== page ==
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Stephens v. Farmers Restaurant Group

United States District Court, District of Columbia

June 20, 2019

SHAYN STEPHENS et al., Plaintiffs,
v.
FARMERS RESTAURANT GROUP et al., Defendants.

          MEMORANDUM OPINION

          TIMOTHY J. KELLY, UNITED STATES DISTRICT JUDGE

         Plaintiffs, who worked at several restaurants operated by Defendants in Virginia, Maryland, and the District of Columbia, bring claims under the Fair Labor Standards Act (FLSA) and District of Columbia and Maryland law, alleging that Defendants violated federal and state minimum-wage, overtime-pay, and sick-leave requirements. The parties have reached a settlement agreement resolving all claims, which the Court preliminarily approved, and they now seek final approval of that agreement. Before the Court are the parties' Joint Motion for Final Approval of the Settlement Agreement, ECF No. 62, as well as Plaintiffs' Unopposed Motion for Attorney's Fees and Expenses, ECF No. 64. For the reasons explained below, the motions will be granted.

         I. Background

         The Court described in detail the factual and procedural background of this case in its two prior opinions. See Stephens v. Farmers Rest. Grp., 291 F.Supp.3d 95 (D.D.C. 2018) (“Stephens I”); Stephens v. Farmers Rest. Grp., 329 F.R.D. 476 (D.D.C. 2019) (“Stephens II”). Thus, the Court recites only the salient aspects of that background here in addition to recounting the developments since the Court preliminarily approved the settlement agreement.

         A. Factual and Procedural History

         Farmers Restaurant Group and co-owners Daniel Simon and Michael Vucurevich (collectively, “Defendants”) operate five restaurants in Virginia, Maryland, and the District of Columbia. ECF No. 5 (“Am. Compl.”) ¶¶ 8-9. On June 7, 2017, six then-current and former employees of Defendants commenced this action, alleging Defendants violated various federal and state labor laws. Plaintiffs' complaint, as amended, brings claims under the FLSA, the District of Columbia Minimum Wage Act (DCMWA), D.C. Code § 32-1001 et seq., the District of Columbia Sick Leave Act (DCSLA), Id. § 32-131, the Maryland Wage and Hour Law (MWHL), Md. Code Ann., Lab. & Empl. § 3-401 et seq., and the Maryland Wage Payment and Collection Law (MWPCL), Id. § 3-501 et seq. See Am. Compl. ¶¶ 45-101.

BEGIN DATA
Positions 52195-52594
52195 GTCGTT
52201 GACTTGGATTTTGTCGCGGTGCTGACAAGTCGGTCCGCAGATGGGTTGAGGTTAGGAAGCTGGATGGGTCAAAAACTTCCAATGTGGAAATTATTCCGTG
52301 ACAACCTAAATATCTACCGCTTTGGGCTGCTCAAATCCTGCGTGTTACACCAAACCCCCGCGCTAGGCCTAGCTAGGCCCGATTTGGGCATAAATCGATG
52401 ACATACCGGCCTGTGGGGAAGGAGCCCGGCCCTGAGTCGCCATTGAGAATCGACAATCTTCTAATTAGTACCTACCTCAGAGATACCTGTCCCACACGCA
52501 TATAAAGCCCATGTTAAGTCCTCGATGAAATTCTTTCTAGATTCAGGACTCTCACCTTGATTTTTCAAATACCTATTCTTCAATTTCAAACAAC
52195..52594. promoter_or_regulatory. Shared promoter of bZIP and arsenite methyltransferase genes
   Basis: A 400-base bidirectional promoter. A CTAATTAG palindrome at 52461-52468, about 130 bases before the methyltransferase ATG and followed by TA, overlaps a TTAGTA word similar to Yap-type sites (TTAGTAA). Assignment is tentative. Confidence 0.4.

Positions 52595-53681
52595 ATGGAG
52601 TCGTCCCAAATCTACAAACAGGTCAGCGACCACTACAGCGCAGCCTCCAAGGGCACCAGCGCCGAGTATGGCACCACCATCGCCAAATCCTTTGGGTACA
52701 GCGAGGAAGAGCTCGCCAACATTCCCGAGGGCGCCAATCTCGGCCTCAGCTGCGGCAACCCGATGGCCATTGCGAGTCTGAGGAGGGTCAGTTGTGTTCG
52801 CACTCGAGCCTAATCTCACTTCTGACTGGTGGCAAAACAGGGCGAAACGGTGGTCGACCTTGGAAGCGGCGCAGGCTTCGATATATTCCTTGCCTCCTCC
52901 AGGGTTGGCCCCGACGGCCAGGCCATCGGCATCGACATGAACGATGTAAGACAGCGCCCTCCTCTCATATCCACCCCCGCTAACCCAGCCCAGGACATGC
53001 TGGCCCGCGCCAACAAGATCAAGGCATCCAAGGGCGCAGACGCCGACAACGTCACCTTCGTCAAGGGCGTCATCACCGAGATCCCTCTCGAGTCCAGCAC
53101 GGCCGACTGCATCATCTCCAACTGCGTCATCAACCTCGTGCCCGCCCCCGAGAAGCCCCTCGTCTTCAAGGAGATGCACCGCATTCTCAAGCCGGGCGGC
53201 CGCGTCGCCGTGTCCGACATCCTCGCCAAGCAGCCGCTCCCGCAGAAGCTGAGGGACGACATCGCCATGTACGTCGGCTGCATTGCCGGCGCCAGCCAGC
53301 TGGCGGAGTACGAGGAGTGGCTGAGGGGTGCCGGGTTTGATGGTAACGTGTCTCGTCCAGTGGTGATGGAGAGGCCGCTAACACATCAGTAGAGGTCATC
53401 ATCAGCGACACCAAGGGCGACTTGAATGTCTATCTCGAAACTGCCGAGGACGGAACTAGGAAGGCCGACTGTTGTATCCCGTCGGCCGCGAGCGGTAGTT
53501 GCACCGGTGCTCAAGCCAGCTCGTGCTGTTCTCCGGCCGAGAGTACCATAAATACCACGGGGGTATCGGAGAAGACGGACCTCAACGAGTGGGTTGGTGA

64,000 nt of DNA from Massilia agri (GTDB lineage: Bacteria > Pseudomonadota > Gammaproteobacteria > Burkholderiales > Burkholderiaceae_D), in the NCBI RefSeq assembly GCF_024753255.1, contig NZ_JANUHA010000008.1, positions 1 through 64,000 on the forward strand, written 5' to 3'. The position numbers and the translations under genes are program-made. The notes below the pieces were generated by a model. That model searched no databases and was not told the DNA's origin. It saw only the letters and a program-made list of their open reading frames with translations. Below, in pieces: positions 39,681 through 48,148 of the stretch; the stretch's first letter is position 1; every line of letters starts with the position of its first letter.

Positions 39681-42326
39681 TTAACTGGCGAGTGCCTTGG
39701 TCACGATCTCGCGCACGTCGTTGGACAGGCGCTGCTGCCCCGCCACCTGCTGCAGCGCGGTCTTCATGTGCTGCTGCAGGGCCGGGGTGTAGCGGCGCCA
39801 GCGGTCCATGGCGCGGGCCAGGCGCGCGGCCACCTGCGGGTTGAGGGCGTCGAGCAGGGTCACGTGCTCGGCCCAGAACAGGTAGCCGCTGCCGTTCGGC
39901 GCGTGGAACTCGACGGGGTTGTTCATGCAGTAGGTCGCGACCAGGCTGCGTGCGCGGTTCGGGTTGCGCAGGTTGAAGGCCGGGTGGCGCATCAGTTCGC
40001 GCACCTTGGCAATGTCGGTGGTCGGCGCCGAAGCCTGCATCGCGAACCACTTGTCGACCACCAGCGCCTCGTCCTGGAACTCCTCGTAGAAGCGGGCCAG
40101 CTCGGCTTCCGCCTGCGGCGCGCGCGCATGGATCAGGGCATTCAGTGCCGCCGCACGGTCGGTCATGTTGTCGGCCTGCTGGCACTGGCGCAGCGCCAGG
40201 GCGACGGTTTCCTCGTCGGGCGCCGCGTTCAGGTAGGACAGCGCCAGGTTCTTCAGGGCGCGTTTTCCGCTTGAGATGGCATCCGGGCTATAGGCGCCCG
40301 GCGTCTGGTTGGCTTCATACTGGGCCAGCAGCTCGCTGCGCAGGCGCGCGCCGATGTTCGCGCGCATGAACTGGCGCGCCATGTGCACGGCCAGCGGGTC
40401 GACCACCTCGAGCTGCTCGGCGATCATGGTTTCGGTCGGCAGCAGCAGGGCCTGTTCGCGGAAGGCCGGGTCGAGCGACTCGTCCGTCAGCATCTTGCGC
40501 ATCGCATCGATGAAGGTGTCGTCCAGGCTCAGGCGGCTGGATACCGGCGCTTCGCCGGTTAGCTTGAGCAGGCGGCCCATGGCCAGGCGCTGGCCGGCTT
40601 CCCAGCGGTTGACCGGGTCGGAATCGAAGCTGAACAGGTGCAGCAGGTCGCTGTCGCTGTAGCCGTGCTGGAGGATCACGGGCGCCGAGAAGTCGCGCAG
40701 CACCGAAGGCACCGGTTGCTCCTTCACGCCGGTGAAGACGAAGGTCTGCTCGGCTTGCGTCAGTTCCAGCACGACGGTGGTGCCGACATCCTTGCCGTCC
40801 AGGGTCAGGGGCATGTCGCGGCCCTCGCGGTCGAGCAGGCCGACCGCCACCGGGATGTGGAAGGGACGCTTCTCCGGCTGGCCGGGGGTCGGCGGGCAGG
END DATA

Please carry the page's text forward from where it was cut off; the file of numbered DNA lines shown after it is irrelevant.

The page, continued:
In July 2017, Plaintiffs sought conditional certification of a collective action for their FLSA, DCMWA, and DCSLA claims. See ECF No. 13. The Court granted Plaintiffs' motion over Defendants' opposition, conditionally certifying a collective of current and former servers based on some-though not all-of the alleged policies Plaintiffs claimed violated the applicable federal and state wage and hour laws. See Stephens I, 291 F.Supp.3d at 107-21. After Plaintiffs' counsel sent putative members a notice of lawsuit, 119 individuals opted to join the collective action. See Stephens II, 329 F.R.D. at 481.